This week, the U.S. Senate is rightly delaying a vote on Miguel Estrada?s nomination for a lifetime appointment to the second most important court in the country, the D.C. Circuit Court of Appeals. While some may say that a filibuster is unnecessary, it is the only way to get the answers the Senate needs to make an informed decision about a nominee with a limited record. The Senate has the right to question the background of a nominee, especially when the nominee has refused to answer questions that will help them make a decision on the type of judge he will be.
At 41 years old, Estrada has accomplished much in his career, but he has never served as judge, never taught at a law school, nor written any legal writings since law school. Determining how he might serve as a judge is made harder with his limited record. The filibuster must continue until Estrada answers questions that will provide the Senate some insight about the decisions he would make if appointed to the court.
At his earlier hearing before the Senate, Estrada failed to answer Senators? questions and he hid his views from the Senate and the public. In the business world, no prospective employer would ever hire someone who refused to answer questions ? especially if it were for a lifetime appointment. Here, the stakes are even higher. With a limited record, Senators looked with anticipation to Estrada?s hearing before the Senate Judiciary Committee. In that hearing, he managed to reveal almost nothing about his legal views on the U.S. Constitution or a variety of civil and labor rights.
When asked, Estrada incredibly refused to name a single case in the history of the U.S. judicial system that he disagreed with, even though other judicial candidates have candidly done so. Where his views are known, he has proven himself not just to be a conservative but rather a rigid ideologue who has such strong personal views against recognizing fundamental constitutional and civil rights that he could not serve as a fair and impartial judge.
The decisions made by judges apply to all, regardless of race, ethnicity, gender or immigrant status. Individuals appointed to the federal bench must meet basic requirements such as honesty, open-mindedness, integrity, character and temperament. They must also go a step beyond those requirements and affirmatively demonstrate that they will be fair to all who appear before them in court. The courts serve as the check and balance so desperately needed by the Latino and other minority communities when they seek to redress violations of constitutional rights and to balance the actions being taken by the executive and legislative branches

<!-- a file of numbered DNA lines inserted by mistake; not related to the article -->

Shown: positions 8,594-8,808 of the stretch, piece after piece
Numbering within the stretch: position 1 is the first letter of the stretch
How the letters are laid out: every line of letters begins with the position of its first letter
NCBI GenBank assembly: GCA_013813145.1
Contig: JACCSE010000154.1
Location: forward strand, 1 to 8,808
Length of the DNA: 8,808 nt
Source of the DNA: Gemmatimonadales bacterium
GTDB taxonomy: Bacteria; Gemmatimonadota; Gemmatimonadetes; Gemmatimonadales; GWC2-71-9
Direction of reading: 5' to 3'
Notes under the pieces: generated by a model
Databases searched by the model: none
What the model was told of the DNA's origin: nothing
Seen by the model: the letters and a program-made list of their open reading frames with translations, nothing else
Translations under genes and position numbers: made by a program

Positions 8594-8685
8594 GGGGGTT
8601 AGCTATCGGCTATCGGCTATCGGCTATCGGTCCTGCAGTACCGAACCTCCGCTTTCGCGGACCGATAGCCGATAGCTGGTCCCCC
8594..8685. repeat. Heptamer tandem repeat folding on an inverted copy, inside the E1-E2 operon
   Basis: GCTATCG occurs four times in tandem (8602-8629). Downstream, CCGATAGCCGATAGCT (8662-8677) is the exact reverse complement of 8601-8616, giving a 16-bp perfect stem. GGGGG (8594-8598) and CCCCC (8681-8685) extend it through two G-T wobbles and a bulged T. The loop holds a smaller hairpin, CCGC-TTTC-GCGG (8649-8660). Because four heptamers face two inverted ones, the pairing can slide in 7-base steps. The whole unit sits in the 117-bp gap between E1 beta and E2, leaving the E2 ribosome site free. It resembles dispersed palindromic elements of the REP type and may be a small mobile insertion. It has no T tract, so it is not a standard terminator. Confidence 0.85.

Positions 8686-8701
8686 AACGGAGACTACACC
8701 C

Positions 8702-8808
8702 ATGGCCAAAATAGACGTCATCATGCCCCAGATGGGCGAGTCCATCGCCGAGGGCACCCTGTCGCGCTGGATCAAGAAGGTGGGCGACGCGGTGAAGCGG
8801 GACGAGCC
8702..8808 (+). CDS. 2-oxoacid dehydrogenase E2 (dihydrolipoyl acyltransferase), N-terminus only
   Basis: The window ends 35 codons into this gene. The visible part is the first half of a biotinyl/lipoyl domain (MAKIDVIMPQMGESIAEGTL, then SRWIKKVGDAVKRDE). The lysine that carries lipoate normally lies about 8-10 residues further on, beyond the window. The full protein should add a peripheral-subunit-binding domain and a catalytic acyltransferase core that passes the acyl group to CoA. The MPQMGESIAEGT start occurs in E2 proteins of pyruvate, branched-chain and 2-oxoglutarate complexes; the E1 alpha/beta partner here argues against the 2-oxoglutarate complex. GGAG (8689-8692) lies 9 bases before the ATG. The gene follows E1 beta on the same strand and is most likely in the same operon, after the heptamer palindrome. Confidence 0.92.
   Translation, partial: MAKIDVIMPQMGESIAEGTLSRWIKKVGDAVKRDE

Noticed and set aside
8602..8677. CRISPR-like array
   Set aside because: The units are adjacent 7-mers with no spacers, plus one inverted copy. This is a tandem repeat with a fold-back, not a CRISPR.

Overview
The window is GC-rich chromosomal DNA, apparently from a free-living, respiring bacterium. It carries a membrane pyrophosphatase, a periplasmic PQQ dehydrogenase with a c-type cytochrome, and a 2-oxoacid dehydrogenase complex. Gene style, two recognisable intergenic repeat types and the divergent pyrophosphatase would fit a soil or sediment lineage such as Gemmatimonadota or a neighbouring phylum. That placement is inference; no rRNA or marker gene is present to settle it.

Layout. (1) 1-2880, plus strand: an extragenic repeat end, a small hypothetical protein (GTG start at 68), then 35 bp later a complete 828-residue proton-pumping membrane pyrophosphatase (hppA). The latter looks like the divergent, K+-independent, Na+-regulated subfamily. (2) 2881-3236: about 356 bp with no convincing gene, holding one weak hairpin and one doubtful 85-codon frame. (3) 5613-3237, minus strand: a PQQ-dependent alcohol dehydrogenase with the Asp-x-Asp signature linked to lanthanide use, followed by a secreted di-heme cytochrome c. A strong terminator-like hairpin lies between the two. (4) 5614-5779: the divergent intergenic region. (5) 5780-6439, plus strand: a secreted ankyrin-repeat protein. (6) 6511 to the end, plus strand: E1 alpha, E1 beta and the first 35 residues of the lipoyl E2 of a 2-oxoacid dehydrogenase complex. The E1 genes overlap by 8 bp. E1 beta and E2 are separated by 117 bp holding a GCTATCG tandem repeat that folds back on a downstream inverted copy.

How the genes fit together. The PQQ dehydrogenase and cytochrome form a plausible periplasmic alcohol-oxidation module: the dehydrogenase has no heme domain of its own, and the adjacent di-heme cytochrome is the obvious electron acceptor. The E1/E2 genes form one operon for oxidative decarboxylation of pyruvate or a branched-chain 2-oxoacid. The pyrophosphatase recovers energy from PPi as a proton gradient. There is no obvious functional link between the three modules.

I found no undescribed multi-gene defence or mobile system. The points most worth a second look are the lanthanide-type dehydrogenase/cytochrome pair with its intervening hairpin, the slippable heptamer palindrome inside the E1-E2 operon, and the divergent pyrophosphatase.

After a thorough review of Estrada?s sparse record, his confirmation hearing testimony, and his written answers to the U.S. Senate, MALDEF decided to oppose Estrada?s nomination, because the available record of his legal positions raised grave concerns about how he might rule on constitutional matters affecting Latinos. Finding that Estrada is an ideologue who hides his views, we had little choice but to oppose the nomination. For example, his work in the area of criminal justice raises serious doubts as to whether he would recognize the 1st Amendment rights of Latino urban youths and day laborers, and it casts serious doubt on whether he would fairly review Latino allegations of racial profiling. As a government attorney, he argued that police discretion was wide, that officers could execute a search warrant in a felony drug investigation without knocking and announcing who they were. This indicates his disdain for the protections of the 4th Amendment.
In other areas, Estrada has stated that he has never raised the issue of diversity in any of his workplaces, that he would not seek to help Latinos by hiring them as clerks, and he dismissed concerns about the lack of diversity among Supreme Court law clerks. In 2001, in an anti-loitering case, Estrada argued that the NAACP had no standing to represent the interests of African Americans. This indicates he probably would question the right of access to the courts of groups that have historically represented the interests of Latinos.
The filibuster must continue until Estrada provides the Senate all the information it needs to conduct an informed vote. The courts and the job of delivering justice are too important for the Senate to simply ignore the unknown.